(Updates prices, adds comment and context)
By Harry Robertson
LONDON, Nov 2 (Reuters) - The pound rose on Thursday after the Bank of England held interest rates at a 15-year high but stressed that it did not intend to cut them any time soon.
The Bank left borrowing costs unchanged at 5.25% and published forecasts which showed the British economy was likely to skirt close to a recession and flat-line in the coming years.
Sterling extended gains and was last up 0.53% at $1.2214. It was around 0.35% higher before the BoE decision at $1.2193, on a day when a fall in U.S. bond yields was weighing on the dollar.
The yield on the benchmark 10-year UK bond, also known as a Gilt, was last 14 basis points (bps) lower on the day at 4.393%, down around 2 bps from before the decision. Yields move inversely to prices.
Britain's FTSE 100 stock index was last up 1.24%, effectively unchanged from before the BoE decision.
The Monetary Policy Committee (MPC) voted 6-3 to keep the Bank Rate on hold, in line with economists' expectations in a Reuters poll.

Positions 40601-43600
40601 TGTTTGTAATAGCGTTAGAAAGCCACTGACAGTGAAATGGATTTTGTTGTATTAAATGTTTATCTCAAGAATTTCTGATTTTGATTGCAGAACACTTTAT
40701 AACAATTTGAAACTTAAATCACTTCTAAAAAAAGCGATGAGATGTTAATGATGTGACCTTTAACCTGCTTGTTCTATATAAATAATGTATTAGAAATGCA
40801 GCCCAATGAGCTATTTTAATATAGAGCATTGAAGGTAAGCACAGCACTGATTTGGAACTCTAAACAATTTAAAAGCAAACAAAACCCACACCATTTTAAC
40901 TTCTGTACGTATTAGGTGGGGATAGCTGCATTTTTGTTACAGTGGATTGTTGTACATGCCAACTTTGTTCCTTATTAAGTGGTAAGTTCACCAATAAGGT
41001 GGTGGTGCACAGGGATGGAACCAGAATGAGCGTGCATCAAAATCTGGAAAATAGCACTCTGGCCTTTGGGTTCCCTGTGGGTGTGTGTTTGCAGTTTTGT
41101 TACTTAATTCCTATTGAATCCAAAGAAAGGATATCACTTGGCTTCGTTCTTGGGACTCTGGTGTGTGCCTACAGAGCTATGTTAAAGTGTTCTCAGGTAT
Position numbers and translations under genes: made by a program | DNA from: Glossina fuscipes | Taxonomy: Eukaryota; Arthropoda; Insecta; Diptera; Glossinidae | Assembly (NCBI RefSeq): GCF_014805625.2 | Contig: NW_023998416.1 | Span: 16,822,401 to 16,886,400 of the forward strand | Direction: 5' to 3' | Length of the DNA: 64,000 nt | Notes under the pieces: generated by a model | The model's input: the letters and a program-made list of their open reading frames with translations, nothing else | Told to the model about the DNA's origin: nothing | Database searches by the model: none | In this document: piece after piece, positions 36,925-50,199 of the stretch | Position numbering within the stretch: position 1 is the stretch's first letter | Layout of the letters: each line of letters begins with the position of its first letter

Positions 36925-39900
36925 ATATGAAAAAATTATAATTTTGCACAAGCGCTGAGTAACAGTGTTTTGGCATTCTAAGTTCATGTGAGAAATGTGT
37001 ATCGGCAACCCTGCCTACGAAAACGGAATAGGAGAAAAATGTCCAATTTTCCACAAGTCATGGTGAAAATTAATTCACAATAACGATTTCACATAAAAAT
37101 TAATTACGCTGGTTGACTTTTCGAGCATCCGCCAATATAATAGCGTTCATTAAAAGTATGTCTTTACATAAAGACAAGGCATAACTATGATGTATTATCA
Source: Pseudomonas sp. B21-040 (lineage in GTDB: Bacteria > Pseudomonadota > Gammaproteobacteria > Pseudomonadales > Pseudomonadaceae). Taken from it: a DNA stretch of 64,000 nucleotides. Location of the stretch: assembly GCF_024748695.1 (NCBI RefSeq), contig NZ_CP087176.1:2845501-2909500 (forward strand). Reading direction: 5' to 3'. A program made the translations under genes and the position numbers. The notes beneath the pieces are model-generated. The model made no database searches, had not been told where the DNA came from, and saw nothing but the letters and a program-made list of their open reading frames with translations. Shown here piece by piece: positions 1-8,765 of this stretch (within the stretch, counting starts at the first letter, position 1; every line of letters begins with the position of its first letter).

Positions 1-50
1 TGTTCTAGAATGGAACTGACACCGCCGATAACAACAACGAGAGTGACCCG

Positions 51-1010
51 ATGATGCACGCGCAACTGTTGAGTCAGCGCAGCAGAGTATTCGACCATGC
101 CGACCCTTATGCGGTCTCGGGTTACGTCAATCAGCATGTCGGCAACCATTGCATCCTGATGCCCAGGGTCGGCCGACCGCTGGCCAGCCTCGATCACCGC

"The MPC's latest projections indicate that monetary policy is likely to need to be restrictive for an extended period of time," the BoE said.
"Further tightening in monetary policy would be required if there were evidence of more persistent inflationary pressure."
Focus will now turn to BoE Governor Andrew Bailey's press conference at 1230 GMT.
Britain's 2-year gilt yield was little changed from before the BoE decision, trading around 7 bps lower at 4.722%.
Global stock markets were rallying on Thursday and the dollar falling after the Federal Reserve held interest rates on Wednesday and the U.S. Treasury announced lower debt issuance than expected, causing U.S. bond yields to drop.
"The question going forward is how long this standstill will last for – with financial markets expecting it to be a considerable period of smooth sailing," said Jeremy Batstone-Carr, strategist at Raymond James.
"The door for future rate hikes still sits ajar, and the MPC will likely remain vigilant for further fluctuations and risks in the months ahead."
(Reporting by Harry Robertson; Editing by Dhara Ranasinghe, Kirsten Donovan)